A senior administration official explained that the adjustment was partially inspired after recent and relatively inexpensive U.S. military projects in Afghanistan to improve or repair irrigation canals proved “extremely popular” with the locals. Those “immediate impact” development projects would be expanded, the official said, and would benefit legal “agricultural output, as opposed to poppy,” which finances the insurgency and fuels Afghan governmental corruption.
Confronting that corruption was another major theme of the new strategy. President Hamid Karzai fell out of favor with the Obama administration owing to concerns about his government’s corruption and lack of competent performance. But Karzai was reelected this year, even after an Afghan electoral commission invalidated hundreds of thousands of his ballots as fradulent or tainted. Obama said that the U.S. had high expectations for the Afghan president, stressing the days of a “blank check” to Karzai were over, and portraying the timetable for handing over security to Afghans as a response to a call in Karzai’s recent inaugural address for additional responsibility.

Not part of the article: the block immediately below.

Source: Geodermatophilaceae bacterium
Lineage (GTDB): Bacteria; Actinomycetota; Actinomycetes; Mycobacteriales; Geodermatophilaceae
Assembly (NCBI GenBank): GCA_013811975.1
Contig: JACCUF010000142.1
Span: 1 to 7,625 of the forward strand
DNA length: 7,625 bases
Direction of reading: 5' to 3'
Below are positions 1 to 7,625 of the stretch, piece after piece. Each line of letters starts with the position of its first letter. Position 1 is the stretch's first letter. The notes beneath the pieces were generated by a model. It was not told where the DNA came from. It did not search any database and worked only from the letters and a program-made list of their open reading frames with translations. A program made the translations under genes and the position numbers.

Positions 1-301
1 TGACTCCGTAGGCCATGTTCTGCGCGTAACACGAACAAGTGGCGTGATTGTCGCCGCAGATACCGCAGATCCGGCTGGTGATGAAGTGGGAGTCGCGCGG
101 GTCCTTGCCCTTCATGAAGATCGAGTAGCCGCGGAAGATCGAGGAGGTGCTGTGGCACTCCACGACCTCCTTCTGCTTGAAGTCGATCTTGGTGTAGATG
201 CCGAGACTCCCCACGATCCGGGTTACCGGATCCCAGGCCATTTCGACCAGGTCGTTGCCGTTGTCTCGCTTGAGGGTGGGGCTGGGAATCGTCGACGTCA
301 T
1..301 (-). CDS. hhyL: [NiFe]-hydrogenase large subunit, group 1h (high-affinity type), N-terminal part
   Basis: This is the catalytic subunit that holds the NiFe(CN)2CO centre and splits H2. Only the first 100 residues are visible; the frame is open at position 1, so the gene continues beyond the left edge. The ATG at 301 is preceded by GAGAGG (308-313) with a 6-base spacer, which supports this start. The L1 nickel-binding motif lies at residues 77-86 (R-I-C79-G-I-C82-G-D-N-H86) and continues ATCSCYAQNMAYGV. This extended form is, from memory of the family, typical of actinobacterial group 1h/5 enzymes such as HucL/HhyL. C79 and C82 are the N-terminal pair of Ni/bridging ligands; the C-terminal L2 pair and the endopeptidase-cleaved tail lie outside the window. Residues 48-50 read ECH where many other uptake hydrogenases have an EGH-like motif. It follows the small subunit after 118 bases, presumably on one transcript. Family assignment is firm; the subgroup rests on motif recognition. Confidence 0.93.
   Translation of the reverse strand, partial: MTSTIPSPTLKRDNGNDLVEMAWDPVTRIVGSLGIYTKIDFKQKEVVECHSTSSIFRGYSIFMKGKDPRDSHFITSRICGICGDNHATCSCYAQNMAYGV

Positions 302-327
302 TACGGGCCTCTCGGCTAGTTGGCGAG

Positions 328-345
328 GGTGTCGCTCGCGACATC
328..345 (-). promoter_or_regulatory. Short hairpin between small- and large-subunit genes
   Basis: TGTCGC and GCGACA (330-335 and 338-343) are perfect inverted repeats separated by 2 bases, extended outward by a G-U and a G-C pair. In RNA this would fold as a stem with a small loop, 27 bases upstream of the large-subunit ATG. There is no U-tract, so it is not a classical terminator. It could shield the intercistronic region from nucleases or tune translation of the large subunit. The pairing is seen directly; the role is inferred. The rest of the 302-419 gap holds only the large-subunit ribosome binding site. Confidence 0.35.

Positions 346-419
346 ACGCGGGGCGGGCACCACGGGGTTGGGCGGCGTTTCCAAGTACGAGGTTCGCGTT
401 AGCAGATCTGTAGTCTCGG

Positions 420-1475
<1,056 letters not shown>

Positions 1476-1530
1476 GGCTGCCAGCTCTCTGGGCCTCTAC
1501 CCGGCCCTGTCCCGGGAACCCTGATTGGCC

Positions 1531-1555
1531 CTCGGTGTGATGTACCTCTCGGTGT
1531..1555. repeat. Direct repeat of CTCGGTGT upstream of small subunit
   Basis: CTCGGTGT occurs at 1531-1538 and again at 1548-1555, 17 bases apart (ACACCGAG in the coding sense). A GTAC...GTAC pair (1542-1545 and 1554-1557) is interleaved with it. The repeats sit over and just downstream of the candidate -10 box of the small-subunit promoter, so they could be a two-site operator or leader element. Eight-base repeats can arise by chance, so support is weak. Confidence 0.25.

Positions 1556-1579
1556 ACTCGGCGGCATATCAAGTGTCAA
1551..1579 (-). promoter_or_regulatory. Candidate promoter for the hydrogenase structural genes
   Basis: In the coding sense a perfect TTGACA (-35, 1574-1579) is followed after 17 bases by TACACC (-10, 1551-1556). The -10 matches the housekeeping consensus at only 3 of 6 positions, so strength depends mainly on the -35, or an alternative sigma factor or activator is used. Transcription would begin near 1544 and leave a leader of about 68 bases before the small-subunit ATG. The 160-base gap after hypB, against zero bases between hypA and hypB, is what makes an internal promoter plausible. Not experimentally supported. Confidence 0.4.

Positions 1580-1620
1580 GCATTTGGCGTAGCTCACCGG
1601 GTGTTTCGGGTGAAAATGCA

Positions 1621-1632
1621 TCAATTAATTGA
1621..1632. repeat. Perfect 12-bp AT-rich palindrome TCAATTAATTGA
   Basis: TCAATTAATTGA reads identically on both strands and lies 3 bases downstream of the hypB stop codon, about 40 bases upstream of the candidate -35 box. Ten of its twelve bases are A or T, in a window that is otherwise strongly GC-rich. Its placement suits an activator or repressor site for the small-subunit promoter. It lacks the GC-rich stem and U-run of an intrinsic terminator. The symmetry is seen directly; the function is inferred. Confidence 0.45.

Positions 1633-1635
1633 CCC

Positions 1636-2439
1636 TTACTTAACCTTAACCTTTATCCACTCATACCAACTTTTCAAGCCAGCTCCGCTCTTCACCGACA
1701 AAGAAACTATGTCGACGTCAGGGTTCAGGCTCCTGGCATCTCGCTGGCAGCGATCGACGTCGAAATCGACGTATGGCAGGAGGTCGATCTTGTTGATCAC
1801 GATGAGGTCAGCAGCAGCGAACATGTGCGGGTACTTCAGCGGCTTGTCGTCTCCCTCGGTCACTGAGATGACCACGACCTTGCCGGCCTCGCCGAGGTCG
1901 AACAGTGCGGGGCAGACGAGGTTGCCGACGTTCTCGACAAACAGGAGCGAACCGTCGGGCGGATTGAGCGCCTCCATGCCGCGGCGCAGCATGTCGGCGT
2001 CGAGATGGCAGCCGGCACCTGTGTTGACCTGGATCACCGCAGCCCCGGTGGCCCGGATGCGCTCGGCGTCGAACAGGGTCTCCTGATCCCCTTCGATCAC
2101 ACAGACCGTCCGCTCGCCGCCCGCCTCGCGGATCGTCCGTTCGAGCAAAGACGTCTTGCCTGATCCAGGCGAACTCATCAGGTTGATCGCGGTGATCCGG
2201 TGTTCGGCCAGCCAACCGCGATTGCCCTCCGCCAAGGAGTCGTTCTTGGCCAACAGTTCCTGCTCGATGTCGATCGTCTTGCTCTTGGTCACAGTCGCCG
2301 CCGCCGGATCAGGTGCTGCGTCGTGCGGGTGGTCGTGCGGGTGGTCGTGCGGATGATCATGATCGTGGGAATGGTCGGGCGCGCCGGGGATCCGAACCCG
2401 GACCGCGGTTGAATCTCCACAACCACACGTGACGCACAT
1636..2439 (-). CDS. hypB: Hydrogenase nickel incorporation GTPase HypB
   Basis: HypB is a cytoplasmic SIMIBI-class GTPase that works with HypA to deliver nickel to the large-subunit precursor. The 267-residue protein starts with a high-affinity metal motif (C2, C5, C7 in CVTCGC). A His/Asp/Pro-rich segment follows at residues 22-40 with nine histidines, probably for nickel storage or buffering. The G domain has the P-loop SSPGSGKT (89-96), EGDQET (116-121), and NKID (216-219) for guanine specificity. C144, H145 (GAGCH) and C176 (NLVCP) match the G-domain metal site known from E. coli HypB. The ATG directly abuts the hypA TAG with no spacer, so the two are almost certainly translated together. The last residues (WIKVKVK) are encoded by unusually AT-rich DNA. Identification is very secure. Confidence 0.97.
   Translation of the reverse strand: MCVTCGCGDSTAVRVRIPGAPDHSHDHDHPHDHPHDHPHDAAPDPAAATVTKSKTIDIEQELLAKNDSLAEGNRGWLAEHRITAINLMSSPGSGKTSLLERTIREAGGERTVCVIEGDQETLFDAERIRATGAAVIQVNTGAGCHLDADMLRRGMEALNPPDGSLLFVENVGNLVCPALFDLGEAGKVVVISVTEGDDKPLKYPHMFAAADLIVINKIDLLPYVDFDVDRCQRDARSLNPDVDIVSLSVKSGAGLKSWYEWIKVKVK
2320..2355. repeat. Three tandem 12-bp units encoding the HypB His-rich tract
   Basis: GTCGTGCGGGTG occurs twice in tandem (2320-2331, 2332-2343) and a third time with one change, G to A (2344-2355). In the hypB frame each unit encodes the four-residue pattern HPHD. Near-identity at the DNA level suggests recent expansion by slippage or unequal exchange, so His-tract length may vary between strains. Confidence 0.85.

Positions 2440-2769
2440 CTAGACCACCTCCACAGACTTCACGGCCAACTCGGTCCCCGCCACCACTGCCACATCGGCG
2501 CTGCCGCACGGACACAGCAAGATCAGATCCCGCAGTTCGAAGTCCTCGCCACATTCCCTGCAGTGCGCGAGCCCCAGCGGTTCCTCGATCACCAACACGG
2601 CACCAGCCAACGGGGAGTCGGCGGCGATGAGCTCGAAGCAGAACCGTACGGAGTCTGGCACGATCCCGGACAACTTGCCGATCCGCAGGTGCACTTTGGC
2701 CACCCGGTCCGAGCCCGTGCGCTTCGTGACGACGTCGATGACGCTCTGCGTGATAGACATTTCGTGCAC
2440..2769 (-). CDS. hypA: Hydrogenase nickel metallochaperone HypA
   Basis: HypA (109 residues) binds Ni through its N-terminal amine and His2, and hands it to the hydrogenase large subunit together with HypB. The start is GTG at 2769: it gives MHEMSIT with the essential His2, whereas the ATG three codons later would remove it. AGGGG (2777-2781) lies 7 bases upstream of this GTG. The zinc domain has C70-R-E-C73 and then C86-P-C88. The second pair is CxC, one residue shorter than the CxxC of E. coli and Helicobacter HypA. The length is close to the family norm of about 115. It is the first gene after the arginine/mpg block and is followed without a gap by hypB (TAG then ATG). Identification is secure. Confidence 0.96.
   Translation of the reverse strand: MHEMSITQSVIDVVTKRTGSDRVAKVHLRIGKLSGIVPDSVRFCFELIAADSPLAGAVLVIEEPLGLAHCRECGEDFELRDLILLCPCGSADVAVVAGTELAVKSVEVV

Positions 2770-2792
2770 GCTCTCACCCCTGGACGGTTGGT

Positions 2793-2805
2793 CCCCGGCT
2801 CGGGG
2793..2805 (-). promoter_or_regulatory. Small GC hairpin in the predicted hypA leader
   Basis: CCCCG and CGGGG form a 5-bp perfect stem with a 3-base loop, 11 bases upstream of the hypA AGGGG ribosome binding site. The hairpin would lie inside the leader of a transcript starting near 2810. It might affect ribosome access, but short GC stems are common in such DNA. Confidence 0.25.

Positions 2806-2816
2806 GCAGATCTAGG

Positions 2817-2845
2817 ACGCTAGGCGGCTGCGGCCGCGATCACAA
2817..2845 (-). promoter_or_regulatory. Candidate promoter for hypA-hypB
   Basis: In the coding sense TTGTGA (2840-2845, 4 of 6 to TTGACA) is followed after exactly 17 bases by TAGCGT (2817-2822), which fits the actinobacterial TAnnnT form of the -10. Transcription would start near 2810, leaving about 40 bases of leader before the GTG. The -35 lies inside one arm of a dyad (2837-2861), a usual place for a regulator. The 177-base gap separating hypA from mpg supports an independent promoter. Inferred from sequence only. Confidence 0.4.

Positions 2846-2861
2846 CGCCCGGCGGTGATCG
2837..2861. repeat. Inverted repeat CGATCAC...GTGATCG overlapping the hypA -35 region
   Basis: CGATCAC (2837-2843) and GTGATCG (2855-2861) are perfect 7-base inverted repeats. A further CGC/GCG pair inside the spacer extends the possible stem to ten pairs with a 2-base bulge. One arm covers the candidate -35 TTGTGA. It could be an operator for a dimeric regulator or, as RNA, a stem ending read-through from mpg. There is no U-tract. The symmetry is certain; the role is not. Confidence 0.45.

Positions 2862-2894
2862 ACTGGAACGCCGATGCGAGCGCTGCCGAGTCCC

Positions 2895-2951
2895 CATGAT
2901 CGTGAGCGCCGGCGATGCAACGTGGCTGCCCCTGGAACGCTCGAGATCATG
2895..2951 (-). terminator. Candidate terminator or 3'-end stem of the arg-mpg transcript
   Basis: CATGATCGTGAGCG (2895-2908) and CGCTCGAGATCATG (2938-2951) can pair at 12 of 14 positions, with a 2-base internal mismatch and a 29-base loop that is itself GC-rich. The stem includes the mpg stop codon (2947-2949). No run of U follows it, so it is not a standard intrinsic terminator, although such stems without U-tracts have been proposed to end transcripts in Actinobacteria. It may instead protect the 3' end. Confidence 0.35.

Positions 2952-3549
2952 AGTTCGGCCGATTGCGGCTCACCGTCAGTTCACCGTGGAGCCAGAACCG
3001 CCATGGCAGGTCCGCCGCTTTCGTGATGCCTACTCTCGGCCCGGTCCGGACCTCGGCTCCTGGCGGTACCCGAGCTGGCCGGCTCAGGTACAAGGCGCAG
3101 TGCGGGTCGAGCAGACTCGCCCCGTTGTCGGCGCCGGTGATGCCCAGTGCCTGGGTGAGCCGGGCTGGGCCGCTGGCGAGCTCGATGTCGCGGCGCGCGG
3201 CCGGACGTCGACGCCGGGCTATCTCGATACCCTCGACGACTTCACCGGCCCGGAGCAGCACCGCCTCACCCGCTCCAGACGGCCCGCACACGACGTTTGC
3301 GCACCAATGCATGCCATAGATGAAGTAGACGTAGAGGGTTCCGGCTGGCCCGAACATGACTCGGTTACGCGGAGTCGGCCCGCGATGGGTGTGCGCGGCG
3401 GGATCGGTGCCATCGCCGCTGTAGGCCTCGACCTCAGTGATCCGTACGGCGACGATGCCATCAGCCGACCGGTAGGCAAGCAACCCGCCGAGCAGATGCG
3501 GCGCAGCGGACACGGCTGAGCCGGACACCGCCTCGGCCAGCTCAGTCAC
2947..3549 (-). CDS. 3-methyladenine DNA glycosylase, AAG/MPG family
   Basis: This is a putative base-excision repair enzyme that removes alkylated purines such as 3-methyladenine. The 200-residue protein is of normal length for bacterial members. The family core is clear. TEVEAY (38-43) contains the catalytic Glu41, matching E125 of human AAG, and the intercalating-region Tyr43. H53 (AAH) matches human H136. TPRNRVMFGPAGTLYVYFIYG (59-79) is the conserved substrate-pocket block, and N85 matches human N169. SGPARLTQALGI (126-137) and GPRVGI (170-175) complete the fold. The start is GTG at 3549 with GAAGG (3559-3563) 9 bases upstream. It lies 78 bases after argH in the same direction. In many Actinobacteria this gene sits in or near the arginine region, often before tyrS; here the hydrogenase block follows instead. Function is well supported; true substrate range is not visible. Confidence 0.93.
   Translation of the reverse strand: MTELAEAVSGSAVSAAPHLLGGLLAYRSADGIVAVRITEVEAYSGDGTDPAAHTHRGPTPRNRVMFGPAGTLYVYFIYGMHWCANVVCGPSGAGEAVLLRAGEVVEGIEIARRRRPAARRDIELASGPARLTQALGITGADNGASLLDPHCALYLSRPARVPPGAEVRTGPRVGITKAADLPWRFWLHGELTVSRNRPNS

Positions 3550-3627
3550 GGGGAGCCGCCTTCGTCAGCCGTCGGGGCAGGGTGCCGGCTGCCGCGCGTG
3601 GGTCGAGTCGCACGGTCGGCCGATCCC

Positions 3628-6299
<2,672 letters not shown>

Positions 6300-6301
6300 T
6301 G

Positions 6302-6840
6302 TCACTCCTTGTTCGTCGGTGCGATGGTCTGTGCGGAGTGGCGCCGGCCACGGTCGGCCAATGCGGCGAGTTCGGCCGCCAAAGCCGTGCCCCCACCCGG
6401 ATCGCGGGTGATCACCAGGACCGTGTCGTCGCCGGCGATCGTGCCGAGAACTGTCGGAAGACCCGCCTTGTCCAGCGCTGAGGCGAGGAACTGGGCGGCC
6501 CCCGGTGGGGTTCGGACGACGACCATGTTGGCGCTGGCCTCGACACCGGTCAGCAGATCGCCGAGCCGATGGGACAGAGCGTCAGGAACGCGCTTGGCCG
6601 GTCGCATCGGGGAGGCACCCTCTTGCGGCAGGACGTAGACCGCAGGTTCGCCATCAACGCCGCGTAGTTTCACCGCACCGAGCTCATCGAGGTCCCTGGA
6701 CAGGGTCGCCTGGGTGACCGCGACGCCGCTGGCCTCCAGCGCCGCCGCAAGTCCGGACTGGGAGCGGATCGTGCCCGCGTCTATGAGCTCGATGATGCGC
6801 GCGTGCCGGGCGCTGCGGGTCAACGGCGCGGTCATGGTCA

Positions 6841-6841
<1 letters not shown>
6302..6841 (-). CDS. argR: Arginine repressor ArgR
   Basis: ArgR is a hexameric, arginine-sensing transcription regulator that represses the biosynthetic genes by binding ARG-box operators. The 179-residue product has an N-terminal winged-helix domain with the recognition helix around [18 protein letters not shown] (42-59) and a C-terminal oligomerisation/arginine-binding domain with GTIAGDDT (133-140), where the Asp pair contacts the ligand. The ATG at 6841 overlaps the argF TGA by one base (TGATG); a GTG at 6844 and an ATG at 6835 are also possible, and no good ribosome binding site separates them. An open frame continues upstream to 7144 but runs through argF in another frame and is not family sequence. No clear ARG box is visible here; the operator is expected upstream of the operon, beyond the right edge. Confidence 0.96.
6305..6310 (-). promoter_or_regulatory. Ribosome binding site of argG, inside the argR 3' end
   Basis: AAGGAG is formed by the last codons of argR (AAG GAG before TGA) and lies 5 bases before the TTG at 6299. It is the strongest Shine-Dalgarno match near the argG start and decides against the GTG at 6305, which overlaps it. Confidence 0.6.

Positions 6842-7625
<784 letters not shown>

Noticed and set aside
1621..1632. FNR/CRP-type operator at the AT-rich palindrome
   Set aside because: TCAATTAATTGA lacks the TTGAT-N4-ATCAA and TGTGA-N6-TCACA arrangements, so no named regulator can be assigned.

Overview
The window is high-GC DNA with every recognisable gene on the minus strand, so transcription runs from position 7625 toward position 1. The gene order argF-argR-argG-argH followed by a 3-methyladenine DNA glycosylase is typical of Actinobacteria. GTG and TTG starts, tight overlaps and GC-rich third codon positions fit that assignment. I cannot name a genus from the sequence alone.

“Going forward, we will be clear about what we expect from those who receive our assistance,” Obama said. “We will support Afghan ministries, governors, and local leaders that combat corruption and deliver for the people. We expect those who are ineffective or corrupt to be held accountable.”
Yet at the same time, administration officials said that in addition to working with the Karzai government, it would aim its military and development assistance down to Afghanistan’s provinces and districts, where Karzai’s influence is relatively tenuous. That was one of the rationales for setting the July 2011 date for beginning the transfer of authority, something administration officials referred to as a “strategic inflection point.” One explained that the date would put pressure on all parties — the U.S., NATO, the Afghan government, the Afghan security forces, and the international community — to “do more sooner.”
Additionally, administration officials and NATO allies are in discussion to determine if a mechanism can be created to bring greater coherence to the efforts of Afghan, U.S., allied and other civilian assistance to the Afghan people for development and governance — a sort of civilian counterpart to McChrystal’s command of all U.S. and NATO forces. The idea is not new, but the Obama administration has given it renewed emphasis, said a senior European diplomat, although the precise structure of that mechanism has yet to be determined. “This has been discussed entirely within the context of the strategic theme of turning responsibility over to the Afghans,” the diplomat said.